Lord Williams of Mostyn: I do not believe that placing drafts of individual Home Office circulars and guidance in the Library will be helpful and could even cause confusion about the status of any particular piece of guidance. Only final versions of guidance that are actually issued to police forces are placed in the Library. Next year we plan to revise the comprehensive document, Firearms Law: Guidance to the Police issued in 1989. We shall be consulting the main interested parties about this before it is eventually published.
Lord Williams of Mostyn: The criteria for recognition as a refugee, and hence the granting of asylum, are set out in the 1951 United Nations Convention relating to the status of refugees. The convention defines a refugee as a person who has "a well founded fear of being persecuted for reasons of race, religion, nationality, membership of a particular social group or political opinion, is outside the country of his nationality and unable or, owing to such fear, is unwilling to avail himself of the protection of that country".
The Minister of State, Department of Trade and Industry (Lord Clinton-Davis): It has been normal practice for statistics relating to decisions on applications for standard individual export licences for strategic goods to be placed periodically in the Library. However, a number of problems have been identified with the Export Control Licence Information Processing System, (ECLIPS), which came into operation in March 1995, on which details of such applications are recorded.
It should be made clear that the problems identified relate to the accuracy of recording and subsequent retrieval of information from the databases; they have not affected the processing of, and decision-making on, individual export licence applications. They fall into three main categories:
Data integrity problems also arise with the separately recorded data on applications for open individual export licences, on which information has not been included in the statistics placed in the Library.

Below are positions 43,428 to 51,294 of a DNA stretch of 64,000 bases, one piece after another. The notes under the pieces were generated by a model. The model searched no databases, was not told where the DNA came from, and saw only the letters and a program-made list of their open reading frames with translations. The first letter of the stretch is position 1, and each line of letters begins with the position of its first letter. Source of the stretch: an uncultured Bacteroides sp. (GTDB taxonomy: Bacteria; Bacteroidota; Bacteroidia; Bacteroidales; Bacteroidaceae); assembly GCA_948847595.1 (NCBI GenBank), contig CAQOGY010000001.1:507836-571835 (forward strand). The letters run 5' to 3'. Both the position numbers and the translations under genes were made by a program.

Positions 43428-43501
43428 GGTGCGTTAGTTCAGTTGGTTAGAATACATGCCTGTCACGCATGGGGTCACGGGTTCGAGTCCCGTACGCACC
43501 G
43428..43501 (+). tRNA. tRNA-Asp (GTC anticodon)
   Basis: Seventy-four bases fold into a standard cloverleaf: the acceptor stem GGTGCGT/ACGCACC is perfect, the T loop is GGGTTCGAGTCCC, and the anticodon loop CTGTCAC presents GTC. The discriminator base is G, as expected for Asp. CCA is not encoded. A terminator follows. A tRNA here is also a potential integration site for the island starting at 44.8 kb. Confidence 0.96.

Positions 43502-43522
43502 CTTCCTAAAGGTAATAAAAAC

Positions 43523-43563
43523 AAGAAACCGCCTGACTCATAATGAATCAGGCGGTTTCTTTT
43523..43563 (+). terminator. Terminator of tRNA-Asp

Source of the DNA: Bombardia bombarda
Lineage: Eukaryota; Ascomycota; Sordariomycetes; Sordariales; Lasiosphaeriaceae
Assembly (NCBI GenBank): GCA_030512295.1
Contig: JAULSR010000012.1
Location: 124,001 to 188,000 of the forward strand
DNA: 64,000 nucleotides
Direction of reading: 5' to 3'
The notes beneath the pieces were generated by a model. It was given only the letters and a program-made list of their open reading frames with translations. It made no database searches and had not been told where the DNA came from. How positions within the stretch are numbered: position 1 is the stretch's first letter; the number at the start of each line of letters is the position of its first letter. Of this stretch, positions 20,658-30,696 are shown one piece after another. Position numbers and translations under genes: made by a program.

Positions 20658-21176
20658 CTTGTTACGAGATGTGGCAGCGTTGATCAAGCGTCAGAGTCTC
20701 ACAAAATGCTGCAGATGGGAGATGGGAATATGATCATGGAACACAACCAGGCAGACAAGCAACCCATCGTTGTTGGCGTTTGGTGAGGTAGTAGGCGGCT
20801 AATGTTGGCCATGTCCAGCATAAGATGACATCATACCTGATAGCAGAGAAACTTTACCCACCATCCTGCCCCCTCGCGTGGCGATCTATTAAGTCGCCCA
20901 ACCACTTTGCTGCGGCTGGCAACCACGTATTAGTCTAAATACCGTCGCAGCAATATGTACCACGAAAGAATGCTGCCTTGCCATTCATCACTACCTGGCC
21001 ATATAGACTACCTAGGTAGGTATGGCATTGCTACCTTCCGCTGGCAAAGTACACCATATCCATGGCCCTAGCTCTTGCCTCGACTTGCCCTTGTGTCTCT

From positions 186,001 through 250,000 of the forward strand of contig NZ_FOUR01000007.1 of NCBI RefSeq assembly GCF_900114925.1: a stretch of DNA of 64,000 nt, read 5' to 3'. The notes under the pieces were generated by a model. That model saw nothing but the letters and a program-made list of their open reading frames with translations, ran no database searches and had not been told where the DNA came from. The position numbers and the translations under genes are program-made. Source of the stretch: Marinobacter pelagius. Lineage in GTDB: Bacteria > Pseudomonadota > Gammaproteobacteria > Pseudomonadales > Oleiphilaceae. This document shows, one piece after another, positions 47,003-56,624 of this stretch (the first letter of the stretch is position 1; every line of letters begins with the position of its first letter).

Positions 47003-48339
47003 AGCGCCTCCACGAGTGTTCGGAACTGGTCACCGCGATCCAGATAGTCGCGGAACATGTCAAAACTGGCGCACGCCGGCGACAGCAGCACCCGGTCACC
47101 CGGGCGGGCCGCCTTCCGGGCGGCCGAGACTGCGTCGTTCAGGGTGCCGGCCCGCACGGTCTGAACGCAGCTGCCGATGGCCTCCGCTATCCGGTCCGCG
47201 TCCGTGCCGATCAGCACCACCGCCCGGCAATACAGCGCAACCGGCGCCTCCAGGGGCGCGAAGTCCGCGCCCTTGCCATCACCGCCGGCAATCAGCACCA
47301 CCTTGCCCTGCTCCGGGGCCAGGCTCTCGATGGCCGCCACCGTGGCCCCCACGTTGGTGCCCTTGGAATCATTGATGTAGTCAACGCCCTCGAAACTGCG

New procedures have been put in place to ensure that all goods listed on export licence applications and their ratings will be recorded for all applications in future, and this work will be backdated to cover all applications on which a decision has been taken since 2 May.
In order to assist industry and minimise input errors work is in hand to allow companies to complete standard individual export licence applications electronically and it is hoped that this will be ready for testing in the New Year; and, in the same timescale, a new database is being developed to hold the data.
All this work is being undertaken in a rigorous timetable and the result will be a significant advance on the present situation. However, some goods on an application may be listed under a range of different terms or even brand names. While these can be searched by rating, comparison with a generic or specific description may only be possible in some cases by examining the original paper records.
As a result of checking answers given to parliamentary questions since this Government took office, three errors have now been identified affecting the answer to five separate questions; four asked by the honourable Member for Cynon Valley and one by the
However, while it would not be cost-effective to seek to correct all the data available in the Library, the data for the second half of 1996 is being corrected by examination of the paper records. This work will be completed as soon as possible and the aim is to place in the Library before the end of the year statistics covering this period, albeit subject to the above caveat. For the first time, these will include statistics on open individual export licences granted; copies of all current open general export licences will also be provided.
This Government are committed, in a spirit of openness, to reporting annually on the state of strategic export controls and their application.